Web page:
| EVERETT, Wa.
EVERETT, Wa. Aug 13 - Boeing executives
and state political leaders took sledgehammers to a 1960s office
block on Wednesday to help clear the way for a factory that will
make composite wings for the company's newest jet, the 777X.
The 1.3-million-square-foot composite wing center at the
site of Boeing's massive aircraft assembly operation should
cement the company's growth in Washington state for decades to
come, and reflects Boeing's desire to bring more of its
operations under its own roof. The previous generation of
composite wings, used on Boeing's 787 Dreamliner, are made by
Mitsubishi Heavy Industries Ltd in Nagoya, Japan.
"We're going to be a here for a long, long time," Boeing
Commercial Airplanes Chief Executive Ray Conner told a crowd of
about 100 that included Sen. Maria Cantwell (D-WA), Governor Jay
Inslee, senior Boeing executives, employees and officials from
the International Association of Machinists and Aerospace
Workers, District 751.
The decision to build the wing in the U.S. marks a major
shift in Boeing's strategy after it outsourced wings and other
major pieces of its carbon-composite 787 to suppliers around the
world, a process that led to production problems and made the
aircraft three years late in reaching customers.
Boeing's decision should also ensure decades of stability
and growth for hundreds of suppliers located near the factory
and across the state, who will provide crucial 777X components.
"We're bringing this wing home from where it is built for
the 787. It is a hometown wing," Gov. Inslee said.
The new wing factory will house three of the world's largest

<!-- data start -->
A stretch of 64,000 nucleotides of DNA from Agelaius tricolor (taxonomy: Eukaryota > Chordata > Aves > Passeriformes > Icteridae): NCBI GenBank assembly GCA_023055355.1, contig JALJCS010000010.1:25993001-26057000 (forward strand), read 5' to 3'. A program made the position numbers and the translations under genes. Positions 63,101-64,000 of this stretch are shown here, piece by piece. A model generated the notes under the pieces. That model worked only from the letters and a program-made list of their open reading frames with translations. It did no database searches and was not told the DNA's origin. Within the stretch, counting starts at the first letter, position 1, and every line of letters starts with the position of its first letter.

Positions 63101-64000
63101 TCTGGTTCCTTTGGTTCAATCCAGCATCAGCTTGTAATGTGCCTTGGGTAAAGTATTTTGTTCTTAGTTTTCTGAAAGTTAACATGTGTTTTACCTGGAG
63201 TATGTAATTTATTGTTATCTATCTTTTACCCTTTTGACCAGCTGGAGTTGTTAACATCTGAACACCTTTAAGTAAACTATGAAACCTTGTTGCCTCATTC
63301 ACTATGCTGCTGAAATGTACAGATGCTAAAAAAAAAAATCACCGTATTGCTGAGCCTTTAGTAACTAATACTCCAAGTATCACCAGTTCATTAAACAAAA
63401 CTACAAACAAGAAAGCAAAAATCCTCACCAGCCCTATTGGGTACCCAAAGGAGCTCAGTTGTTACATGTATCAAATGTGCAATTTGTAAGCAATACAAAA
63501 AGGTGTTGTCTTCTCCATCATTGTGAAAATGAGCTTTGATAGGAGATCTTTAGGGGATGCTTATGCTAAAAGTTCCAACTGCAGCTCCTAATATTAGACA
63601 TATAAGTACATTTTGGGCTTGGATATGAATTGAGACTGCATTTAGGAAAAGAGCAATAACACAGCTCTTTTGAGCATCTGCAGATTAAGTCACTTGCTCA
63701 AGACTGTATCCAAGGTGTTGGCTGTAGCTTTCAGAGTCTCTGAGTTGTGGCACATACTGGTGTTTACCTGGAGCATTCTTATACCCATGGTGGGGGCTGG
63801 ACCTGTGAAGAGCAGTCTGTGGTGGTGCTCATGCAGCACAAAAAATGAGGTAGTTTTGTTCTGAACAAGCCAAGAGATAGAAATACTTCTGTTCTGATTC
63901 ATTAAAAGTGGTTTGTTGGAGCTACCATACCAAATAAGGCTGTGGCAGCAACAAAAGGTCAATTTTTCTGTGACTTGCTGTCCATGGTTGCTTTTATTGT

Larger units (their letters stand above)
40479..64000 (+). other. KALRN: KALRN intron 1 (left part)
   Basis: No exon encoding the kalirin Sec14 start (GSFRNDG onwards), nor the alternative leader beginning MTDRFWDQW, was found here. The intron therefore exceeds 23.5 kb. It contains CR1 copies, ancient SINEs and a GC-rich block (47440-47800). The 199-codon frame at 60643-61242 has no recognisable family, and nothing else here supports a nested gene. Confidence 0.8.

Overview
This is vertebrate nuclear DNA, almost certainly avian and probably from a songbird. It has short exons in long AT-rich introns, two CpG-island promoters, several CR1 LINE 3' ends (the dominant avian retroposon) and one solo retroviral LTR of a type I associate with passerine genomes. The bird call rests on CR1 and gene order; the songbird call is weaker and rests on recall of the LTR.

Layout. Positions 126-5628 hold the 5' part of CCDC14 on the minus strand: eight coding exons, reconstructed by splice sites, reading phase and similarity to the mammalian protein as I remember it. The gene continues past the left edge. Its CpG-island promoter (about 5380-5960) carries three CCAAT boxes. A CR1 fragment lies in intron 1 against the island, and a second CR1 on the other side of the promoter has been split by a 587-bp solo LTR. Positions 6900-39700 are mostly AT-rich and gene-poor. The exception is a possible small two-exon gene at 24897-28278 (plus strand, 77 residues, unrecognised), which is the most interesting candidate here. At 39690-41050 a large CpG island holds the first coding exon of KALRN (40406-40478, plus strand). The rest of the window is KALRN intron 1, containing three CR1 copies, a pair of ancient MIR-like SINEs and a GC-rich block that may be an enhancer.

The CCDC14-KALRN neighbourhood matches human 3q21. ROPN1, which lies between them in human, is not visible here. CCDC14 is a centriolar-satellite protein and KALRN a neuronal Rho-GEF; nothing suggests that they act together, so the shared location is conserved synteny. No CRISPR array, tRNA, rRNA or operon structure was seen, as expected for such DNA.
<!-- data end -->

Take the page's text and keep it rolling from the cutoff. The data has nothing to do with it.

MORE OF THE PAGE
autoclaves used for curing composite material. Each autoclave is
large enough to hold two 737 fuselages, Boeing said.
The building will be occupied starting in 2016. The first
777X is due to be delivered in 2020. The new jet, which carries
a list price of up to $389 million and has garnered 286 orders,
is expected to be 12 percent more fuel efficient than the
current 777, which was introduced in 1995 and has become one of
Boeing's most popular and reliable wide-body planes.
Conner thanked the machinists' union for approving an
eight-year extension to their labor contract earlier this year.
The agreement essentially traded union members' defined-benefit
pension plan for the guarantee of future work on the 777X.
Boeing said the extension was necessary to ensure the wing
factory and the 777X assembly plant would be placed in
Washington, and not in another state. But the vote bitterly
divided union members.
IAM District 751 Local C President Ron Coen, who was among
the dignitaries taking a swing at the wall, told the crowd he
didn't agree with the vote.
"But that's the past," he said. "We're here today about the
future, about promises made and kept by the Boeing Company."
(Reporting by Alwyn Scott; Editing by Chris Reese)